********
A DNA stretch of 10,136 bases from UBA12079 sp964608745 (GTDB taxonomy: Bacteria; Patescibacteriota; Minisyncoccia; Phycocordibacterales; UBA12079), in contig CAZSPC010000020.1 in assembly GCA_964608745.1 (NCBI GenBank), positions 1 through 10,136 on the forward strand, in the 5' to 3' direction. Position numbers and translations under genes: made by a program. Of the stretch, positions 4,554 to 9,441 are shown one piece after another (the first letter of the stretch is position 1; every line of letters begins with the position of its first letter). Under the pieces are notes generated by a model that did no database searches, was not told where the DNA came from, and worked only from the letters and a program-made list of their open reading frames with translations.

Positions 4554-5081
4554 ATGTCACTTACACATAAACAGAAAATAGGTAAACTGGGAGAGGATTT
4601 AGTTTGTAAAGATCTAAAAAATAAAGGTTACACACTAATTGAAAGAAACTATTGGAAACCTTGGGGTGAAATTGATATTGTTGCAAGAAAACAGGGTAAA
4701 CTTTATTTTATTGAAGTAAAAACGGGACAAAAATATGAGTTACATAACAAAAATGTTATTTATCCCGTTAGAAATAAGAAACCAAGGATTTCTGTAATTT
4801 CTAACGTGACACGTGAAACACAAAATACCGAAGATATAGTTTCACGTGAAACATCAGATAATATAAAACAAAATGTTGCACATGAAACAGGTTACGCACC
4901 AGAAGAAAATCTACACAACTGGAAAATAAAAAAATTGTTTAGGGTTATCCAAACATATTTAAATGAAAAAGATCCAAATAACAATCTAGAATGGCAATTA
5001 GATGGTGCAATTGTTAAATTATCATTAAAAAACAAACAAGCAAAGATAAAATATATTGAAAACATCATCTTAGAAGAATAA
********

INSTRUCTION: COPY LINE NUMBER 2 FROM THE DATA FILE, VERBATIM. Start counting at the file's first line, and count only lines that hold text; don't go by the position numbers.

Positions 4554-5081